Direct from Paris, the Clark reveals 18th century romance

By DON STEWART

For the Recorder

Published: 01-06-2023 6:11 PM

With admission now free until April, through March 12 at Williamstown’s Clark Art Institute you can view Parisian drawings and prints from the 1700s, ranging from colorful views of flowered landscapes to the mysterious and the fantastic. “Promenades on Paper” is the exhibit’s title as well as its companion catalogue (CAI; Yale University; 260 pgs. $50).

Many of the images have never previously been exhibited and several were once in the collection of royals. The show is composed of more than 80 art works and features several drawing devices commonly used in the 18th century. Its creation required the combined work of institute curators in tandem with Bibliotheque nationale de France (BNF) staff over the course of some 18 months. The Parisian institution is a repository of virtually all printed matter in the country, employs 2,500 people and has an annual budget of €254 million.

Clark Curator Sarah Grandin and BNF Deputy Head of Prints and Photographs Corinne Le Bitouze led a press reception through the galleries.

“They really rolled out the red carpet for us and made the work as easy as possible,” Grandin said, referring to the cooperation provided by the BNF through visits, Zoom conferences and emails.

There are some 15 million images of virtually anything in print from the country stored at the Paris site and due to its cavernous accumulation of paper works it’s one of the few places in Paris where smoking is forbidden.

“We don’t know exactly what we have,” Le Bitouze said at one point. “We have too many images. It’s impossible to know what we have.”

Available online is a brief, 1956 documentary about the BNF which filmmaker Alain Resnais titled “All The World’s Memory.” It depicts overwhelming canyons of papers and files. Following a recent 12 year renovation, however, the visual riches of the institution are now available digitally online at Gallica.bnf.fr.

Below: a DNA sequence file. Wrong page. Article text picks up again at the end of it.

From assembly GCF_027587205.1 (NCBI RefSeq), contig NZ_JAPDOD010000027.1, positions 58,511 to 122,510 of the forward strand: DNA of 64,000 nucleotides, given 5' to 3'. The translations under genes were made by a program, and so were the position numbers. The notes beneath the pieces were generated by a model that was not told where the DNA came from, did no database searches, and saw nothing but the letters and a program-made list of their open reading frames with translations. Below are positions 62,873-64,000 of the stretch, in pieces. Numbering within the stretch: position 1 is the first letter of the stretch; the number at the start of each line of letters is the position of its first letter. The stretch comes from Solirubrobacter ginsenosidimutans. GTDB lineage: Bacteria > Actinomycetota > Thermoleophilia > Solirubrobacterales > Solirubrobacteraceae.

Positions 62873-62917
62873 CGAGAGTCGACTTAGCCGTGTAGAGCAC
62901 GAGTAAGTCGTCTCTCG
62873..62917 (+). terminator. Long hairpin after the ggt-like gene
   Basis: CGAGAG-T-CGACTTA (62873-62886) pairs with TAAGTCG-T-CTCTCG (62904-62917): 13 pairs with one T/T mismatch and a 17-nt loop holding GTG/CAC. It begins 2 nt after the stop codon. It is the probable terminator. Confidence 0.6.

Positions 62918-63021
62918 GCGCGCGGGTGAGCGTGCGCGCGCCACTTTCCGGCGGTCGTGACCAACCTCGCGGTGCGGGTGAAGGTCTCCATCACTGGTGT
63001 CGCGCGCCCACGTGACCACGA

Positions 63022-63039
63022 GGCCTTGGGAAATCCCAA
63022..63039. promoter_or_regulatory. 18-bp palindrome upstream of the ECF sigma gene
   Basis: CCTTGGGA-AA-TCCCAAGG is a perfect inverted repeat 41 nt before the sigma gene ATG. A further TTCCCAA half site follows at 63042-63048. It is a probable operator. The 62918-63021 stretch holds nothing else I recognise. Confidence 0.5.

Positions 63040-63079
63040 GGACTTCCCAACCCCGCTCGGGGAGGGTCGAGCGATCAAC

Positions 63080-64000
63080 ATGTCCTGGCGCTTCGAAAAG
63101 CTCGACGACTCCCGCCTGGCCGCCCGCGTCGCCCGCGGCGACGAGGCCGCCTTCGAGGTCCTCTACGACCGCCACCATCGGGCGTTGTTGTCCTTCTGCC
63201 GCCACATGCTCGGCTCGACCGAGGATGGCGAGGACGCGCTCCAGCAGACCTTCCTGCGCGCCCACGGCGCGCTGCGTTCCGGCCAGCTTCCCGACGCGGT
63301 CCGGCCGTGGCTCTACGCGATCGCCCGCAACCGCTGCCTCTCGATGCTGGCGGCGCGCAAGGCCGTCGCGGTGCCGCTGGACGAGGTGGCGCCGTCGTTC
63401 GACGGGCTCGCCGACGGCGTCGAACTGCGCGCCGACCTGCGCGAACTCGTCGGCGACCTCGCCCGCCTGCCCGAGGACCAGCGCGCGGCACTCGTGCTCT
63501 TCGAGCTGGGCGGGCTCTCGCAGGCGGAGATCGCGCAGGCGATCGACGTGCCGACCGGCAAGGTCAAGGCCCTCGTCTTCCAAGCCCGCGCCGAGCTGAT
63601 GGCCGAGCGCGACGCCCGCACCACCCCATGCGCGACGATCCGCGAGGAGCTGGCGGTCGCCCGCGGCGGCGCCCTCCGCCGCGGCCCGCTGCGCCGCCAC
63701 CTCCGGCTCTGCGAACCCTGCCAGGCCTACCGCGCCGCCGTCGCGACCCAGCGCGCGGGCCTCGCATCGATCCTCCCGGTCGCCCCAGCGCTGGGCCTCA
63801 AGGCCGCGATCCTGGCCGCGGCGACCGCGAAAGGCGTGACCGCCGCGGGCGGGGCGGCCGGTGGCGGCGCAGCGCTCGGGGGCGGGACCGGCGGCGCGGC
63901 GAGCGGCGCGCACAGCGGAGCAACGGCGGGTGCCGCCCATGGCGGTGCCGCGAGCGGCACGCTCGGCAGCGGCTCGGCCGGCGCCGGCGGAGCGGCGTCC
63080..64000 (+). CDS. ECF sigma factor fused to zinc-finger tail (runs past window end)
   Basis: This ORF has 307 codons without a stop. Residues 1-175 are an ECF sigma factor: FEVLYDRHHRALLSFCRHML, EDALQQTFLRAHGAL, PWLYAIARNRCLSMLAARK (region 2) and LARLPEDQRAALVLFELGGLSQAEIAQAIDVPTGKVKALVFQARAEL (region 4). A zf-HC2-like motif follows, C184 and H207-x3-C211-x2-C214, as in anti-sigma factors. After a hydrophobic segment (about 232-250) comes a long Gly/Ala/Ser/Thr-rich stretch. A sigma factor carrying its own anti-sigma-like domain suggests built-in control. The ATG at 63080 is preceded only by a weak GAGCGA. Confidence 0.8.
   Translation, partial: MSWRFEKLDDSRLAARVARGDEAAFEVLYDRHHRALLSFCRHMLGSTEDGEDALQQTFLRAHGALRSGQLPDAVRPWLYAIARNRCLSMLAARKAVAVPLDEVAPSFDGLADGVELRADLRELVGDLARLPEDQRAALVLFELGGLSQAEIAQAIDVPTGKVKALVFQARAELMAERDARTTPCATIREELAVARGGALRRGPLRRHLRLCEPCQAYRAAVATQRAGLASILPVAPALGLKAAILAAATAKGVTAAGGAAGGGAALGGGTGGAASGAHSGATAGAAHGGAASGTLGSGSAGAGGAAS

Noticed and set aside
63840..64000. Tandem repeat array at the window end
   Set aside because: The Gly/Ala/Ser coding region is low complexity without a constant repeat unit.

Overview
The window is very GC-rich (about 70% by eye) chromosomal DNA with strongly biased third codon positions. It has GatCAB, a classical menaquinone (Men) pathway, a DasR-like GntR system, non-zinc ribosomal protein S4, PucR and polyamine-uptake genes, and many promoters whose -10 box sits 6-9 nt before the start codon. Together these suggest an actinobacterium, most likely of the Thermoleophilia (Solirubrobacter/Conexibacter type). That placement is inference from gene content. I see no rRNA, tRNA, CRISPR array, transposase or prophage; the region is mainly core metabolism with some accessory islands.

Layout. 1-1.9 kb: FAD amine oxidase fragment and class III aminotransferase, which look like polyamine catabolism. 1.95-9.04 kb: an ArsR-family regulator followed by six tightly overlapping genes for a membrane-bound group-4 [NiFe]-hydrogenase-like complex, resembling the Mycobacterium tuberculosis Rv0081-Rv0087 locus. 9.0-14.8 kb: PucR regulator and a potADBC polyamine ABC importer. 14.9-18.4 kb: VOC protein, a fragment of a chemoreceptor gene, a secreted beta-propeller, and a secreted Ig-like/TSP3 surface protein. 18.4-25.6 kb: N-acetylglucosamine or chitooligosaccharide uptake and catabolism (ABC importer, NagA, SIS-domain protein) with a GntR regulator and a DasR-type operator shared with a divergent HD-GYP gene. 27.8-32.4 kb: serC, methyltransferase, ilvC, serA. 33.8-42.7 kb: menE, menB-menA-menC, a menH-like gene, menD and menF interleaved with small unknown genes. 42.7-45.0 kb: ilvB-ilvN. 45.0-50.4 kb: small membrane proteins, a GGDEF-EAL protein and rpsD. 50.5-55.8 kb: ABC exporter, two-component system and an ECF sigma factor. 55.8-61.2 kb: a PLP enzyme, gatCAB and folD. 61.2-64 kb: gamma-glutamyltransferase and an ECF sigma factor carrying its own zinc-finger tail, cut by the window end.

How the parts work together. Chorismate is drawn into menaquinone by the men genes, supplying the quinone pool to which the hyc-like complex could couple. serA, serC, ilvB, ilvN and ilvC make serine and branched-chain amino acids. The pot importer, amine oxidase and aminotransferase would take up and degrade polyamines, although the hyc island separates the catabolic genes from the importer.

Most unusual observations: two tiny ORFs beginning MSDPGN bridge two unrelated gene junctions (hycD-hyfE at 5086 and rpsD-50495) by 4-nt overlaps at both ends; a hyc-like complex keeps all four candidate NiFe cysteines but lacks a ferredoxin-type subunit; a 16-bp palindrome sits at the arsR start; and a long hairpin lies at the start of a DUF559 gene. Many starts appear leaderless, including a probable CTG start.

A painted glass ceiling

Upon first entering the galleries, Grandin pointed out one of her favorite collections of images. At age seven Louis XV had already been King of France for two years. His pen and ink drawing of simple houses show a remarkable draftsmanship suitable for children’s books. In his memoirs he wrote that his tutor had “exhorted me to cultivate my natural royalty through the fine arts and literature.”

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His reign would be the second longest of any French King and would span the “Age of Enlightenment.” It was the best of times in new discoveries in science and culture, a halcyon period.

“These drawings provide a fascinating testament to what Paris and France may have looked like in this period,” Grandin said.

Alongside the King’s work is a drawing created by a young Marie-Clotilde de France, the sister of Louis XVI. When she first explored the Royal Print Cabinet she was mesmerized by all the stunning scenes and portraits. Transfixed by these images, her governess had to tear her away from the premises. The young princess then donated this work to the collection.

“Her simple drawing at the age of 14 has made it all the way across the Atlantic now to be enjoyed by new audiences,” the curator said.

The increased availability of inexpensive paper democratized artwork and illustration became so popular that an art patron of that era decried that people were drawing too much and too often.

“Drawing became a very sociable practice,” Grandin said. “It’s something that one would do as part of polite society.”

Nevertheless there were set boundaries for women, who were often restricted to depictions of bird life and flowers.

“It was harder for women artists to make their trade in the depiction of historical subjects or portraits,” the curator said.

A brilliant botanical example is the work of Madeleine Francoise Besseporte, who in her mid-30s became the first female designated as the King’s official garden painter. She was also influential with the King’s mistress Madame de Pompadour, convincing him as to the importance of horticultural science. Besseporte also decorated porcelain and textiles and would whimsically add spiders and colorful moths to her flower studies.

There are also works by Emilie Bounieu who created virtually photographic depictions of biological and botanical studies. As one catalogue writer noted, one realistic drawing “seems to escape the two-dimensional confines of the page.”